He wasn’t supposed to be there. I don’t recall exactly why. If I think about it hard enough, his stop should have been a mile back. The bus was nearing my house, and I was at least slightly concerned.

He wanted our attention so badly. He was a bully, a clown. He was also capable of being very mean. I think he was held back, or at least he was large for his age. I was small.

5th percentile small. Off the charts small. They actually drew my line in the margins when I went to the doctor.

I don’t recall exactly how it began, or why. All I know is that I recall being very scared as he moved around, hoping that I would be safe. He sat down next to me.

He sat down next to five of us, boys and girls alike, all in turn. In the third grade, I wasn’t entirely sure what had happened. We were bundled up like snowmen, but the intent was unmistakable. Possessive, hostile, hurtful.

We got off the bus, but he still wanted to play. He called after us. We ran to our parents.

We spent the next day in very serious tones, talking to the adults. I think we all cried.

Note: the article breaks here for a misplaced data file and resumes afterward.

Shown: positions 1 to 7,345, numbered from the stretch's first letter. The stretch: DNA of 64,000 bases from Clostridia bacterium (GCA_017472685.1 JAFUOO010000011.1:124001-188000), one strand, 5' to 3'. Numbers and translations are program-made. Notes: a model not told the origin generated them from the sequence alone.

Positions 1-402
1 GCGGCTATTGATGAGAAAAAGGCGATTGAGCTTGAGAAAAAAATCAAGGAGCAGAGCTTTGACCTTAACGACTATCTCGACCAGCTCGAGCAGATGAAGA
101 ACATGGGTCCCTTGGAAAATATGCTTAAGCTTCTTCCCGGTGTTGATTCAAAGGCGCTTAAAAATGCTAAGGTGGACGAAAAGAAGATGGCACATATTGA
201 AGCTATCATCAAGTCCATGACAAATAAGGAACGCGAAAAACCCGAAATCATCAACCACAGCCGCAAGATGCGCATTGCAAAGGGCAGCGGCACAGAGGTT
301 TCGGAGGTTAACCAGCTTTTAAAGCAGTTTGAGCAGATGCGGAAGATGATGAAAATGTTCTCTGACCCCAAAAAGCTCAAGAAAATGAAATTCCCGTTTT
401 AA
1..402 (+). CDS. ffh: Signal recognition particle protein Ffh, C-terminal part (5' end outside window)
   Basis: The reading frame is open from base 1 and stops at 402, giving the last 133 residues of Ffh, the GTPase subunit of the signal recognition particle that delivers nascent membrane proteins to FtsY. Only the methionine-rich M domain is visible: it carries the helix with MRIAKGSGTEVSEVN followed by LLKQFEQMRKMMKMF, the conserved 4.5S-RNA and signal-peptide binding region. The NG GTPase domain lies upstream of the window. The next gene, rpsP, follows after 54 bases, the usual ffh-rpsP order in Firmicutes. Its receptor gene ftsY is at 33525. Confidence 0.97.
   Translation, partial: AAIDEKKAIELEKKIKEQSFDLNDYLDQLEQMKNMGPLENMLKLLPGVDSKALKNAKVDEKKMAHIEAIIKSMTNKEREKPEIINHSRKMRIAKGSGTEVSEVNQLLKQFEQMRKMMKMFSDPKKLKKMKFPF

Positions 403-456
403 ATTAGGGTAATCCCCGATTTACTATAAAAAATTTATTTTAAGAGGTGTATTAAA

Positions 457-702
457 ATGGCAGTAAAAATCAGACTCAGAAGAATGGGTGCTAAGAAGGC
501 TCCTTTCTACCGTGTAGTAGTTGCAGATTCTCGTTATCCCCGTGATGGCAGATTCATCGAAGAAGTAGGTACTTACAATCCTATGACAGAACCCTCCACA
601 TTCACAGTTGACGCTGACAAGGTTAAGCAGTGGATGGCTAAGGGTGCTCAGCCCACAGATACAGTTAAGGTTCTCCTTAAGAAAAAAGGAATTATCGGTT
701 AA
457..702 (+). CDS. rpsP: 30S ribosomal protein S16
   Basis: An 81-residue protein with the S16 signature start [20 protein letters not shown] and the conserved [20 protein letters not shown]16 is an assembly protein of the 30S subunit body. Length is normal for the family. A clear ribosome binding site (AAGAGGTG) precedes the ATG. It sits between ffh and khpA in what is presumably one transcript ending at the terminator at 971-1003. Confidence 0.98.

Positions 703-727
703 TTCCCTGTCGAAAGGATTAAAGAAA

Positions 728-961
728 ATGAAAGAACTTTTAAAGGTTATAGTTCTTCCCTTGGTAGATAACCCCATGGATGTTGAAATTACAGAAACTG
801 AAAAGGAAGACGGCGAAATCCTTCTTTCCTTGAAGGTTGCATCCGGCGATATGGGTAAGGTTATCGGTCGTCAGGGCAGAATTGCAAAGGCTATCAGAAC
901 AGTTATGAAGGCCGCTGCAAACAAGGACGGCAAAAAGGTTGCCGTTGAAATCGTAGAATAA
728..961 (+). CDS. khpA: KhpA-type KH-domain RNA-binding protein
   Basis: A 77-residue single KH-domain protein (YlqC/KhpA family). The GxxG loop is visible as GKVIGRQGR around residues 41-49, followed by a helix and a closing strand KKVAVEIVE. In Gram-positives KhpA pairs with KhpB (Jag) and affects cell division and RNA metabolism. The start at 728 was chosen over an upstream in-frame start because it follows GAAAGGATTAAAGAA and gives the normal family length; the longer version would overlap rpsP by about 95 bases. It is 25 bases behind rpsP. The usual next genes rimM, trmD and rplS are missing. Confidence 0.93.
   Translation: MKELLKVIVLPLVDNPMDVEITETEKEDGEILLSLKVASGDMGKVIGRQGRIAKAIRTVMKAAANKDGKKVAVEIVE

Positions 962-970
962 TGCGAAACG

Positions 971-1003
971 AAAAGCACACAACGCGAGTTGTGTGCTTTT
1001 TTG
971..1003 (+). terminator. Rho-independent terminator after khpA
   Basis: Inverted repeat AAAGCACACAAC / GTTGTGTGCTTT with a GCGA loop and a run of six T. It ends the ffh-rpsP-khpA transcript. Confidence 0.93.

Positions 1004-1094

In many ways, we were lucky. He was already a problem child, we were the good kids. Our parents held clout, and there was no doubt what would happen once we told. All together, we were believed.

We shouldn’t have been lucky. Luck, privilege, should have nothing to do with being believed as a survivor of sexual assault. The right thing to do is not a scarce good to be doled out to the “right” victims, and withheld from the bad. Nobody deserves to be hurt like that, everyone deserves compassionate response after trauma.

I say this mostly because of what I have learned with age. A 3rd grader does not accidentally sit down next to fellow children on a bus and violate them. This is learned behavior. I didn’t see him for years…and while he still struck terror into me every time I saw him, it was accompanied by a growing and sickly sense of compassion.

One that did not forget my pain. One that did not demand anything. But one that told me that whatever he had done to us, had been sown in his life tenfold. I pass his house sometimes, small and rundown. I pray that he has healed. I pray that the evil done in that place might somehow be undone.

-sly

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